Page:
The Secrets of the Federal Reserve (Hardcover)The Secrets of the Federal Reserve"
Truly Remarkable--Provokes & Entertains
Robert D. Steele | Oakton, VA United States | 12/10/2009
(5 out of 5 stars)

"This DVD is superb and also subversive. I doubt that the "stars" in this movie, particularly James Baker, Bill Bradley, Howard Brown, and Larry Summers, really knew what they were getting into, since their words--and their bland denials--ring so false in this context.

I put the film in while trying to deal with Microsoft's latest "update" that cost me half the morning, and I recommend it very strongly as a Christmas present or for classrooms and book clubs.

My notes:

+ A Peabody, whose ancestors came on "the boat" and also founded Groton, laments that whereas all the leaders used to pass through Groton, now there is no real "source." I am reminded of Lee Iacocca's Where Have All the Leaders Gone?.

+ Hedge fund visits basically boils all ownership in America down to four banks, and later in the film we learn that six multinational control almost all "content."

+ We are specifically told by a financial journalist that the concentration of wealth in America is now back to 1929 levels (this was in 2006 or so, talk about a signal for the future depression!

+ Although I think of myself as a Reagan Republican (and Libertarian) I never liked his use of the military to break the unions, and now I am very troubled by the discussion of the 1970's as the era in which big money broke the backs of the unions. See also State of the Unions: How Labor Can Strengthen the Middle Class, Improve Our Economy, and Regain Political Influence.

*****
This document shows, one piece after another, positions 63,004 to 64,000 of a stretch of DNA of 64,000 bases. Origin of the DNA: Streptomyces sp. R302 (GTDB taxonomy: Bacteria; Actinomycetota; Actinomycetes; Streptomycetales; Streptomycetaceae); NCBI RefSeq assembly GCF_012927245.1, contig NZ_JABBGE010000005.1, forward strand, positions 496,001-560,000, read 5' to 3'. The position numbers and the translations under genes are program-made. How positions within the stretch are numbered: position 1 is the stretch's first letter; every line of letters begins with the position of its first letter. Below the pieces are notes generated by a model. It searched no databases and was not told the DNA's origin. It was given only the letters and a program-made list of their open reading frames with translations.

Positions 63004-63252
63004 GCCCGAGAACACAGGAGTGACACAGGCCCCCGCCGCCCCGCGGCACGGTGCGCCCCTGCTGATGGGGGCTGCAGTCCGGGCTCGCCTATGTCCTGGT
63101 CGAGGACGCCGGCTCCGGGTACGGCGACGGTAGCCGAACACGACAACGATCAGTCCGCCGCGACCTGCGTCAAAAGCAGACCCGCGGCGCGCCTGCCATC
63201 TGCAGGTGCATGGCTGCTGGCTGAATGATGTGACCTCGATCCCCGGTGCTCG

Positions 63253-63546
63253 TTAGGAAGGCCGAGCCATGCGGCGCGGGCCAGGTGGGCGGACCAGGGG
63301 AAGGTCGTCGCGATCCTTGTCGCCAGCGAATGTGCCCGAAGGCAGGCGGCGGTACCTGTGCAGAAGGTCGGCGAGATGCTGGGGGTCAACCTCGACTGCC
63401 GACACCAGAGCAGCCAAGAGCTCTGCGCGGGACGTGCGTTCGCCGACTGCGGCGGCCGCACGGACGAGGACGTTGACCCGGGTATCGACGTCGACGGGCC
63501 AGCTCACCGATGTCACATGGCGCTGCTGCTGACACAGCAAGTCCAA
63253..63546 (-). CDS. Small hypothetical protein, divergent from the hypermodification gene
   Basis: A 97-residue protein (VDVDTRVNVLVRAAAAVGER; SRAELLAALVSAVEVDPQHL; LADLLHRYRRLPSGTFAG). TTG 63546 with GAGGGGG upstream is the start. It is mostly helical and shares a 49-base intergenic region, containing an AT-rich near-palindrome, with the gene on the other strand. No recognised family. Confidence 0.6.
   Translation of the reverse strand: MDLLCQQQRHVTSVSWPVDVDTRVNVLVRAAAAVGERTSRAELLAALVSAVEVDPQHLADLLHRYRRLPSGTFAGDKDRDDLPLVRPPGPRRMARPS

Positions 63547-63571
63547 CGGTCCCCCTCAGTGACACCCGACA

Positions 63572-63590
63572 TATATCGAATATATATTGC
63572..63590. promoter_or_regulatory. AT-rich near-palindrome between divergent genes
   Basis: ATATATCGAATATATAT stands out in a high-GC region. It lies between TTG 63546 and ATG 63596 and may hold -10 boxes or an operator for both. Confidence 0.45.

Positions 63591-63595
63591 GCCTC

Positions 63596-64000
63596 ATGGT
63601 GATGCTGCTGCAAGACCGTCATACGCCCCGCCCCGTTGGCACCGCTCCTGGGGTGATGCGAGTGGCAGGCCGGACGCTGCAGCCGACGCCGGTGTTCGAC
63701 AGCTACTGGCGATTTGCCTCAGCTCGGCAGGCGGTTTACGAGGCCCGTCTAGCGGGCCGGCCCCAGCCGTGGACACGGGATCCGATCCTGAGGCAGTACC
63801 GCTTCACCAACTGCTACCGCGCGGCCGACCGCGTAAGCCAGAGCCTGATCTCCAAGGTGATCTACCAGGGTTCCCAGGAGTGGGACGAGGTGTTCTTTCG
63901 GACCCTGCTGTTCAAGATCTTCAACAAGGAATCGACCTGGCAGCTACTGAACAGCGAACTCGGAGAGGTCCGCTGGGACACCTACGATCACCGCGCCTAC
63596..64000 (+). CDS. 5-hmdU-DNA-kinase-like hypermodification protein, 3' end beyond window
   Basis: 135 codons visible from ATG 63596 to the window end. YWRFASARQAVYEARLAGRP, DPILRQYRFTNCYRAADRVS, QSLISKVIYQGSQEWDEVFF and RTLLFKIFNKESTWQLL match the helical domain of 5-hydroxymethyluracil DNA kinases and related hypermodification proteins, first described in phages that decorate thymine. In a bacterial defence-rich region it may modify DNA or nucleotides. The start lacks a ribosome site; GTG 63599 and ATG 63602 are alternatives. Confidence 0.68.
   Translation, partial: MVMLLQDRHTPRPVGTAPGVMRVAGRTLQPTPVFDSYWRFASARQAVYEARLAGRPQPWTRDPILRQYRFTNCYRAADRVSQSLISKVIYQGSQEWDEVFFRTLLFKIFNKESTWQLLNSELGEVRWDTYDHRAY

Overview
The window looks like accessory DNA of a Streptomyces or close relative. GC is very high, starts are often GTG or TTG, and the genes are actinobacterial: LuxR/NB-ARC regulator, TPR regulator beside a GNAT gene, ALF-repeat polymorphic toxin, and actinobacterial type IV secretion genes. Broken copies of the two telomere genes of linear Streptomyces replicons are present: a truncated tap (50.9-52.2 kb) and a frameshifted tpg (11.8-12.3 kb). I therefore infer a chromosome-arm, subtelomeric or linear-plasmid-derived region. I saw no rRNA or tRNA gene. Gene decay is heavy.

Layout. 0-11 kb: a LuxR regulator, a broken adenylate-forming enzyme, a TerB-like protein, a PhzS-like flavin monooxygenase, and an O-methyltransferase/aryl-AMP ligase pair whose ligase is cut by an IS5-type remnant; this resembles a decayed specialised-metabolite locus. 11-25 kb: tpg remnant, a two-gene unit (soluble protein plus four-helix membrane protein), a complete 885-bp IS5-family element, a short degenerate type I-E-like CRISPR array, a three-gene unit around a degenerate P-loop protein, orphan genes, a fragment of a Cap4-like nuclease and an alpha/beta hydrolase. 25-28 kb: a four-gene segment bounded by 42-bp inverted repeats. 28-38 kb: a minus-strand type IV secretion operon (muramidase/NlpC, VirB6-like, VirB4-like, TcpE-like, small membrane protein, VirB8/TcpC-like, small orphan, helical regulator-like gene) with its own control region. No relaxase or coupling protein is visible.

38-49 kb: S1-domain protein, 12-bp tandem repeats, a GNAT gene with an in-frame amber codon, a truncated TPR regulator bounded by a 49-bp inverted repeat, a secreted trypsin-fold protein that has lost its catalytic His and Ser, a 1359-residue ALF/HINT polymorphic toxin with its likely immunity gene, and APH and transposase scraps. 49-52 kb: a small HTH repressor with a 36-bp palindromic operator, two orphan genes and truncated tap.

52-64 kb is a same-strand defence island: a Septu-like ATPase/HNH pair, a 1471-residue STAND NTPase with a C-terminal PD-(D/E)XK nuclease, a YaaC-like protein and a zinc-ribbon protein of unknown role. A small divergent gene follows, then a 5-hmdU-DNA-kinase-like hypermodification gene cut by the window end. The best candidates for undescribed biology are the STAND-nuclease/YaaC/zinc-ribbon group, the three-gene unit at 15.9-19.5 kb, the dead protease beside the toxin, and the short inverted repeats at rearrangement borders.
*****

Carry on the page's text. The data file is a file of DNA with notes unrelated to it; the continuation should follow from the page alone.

+ Barbara Ehrenreich, author of Nickel and Dimed: On (Not) Getting By in America makes an appearance here and talks about how the underclass is living in a "constant state of emergency." This is heart-breaking and precisely the kind of thing that the White House and Congress refuse to address.

+ The discussion of the Council on Foreign Relations )CFR) established $500,000 as the minimal annual income for entry into the outer circle, and I suspect it is really closer to $2-3 million these days, the dollar being worth half what it was in the 1970's.

+ The cameo appearances by both the elites and the counter-elites (e.g. Howard Zinn) have been brilliantly orchestrated. As Joe Nye and others speak I think "best of the servant class."

+ The movie specifically addresses the question of war as profit, and I am bemused by the straight faces of the ostensible elite (actually just the top rung of the major domo line) as they deny thing. See as a minimum War is a Racket: The Antiwar Classic by America's Most Decorated Soldier and The Fifty-Year Wound: How America's Cold War Victory Has Shaped Our World.

+ Hodding Carter is interesting to me as he talks about how Lucifer always takes one on a tour of the mountain top, and then concludes that if you go into the elite you must on the one hand forget most of what you learned about doing good for others; and on the other hand, will die, not wishing for more money, but for having done your time differently.

+ The East Coast portion of the movie ends on the note of "doing well is not the same as doing good."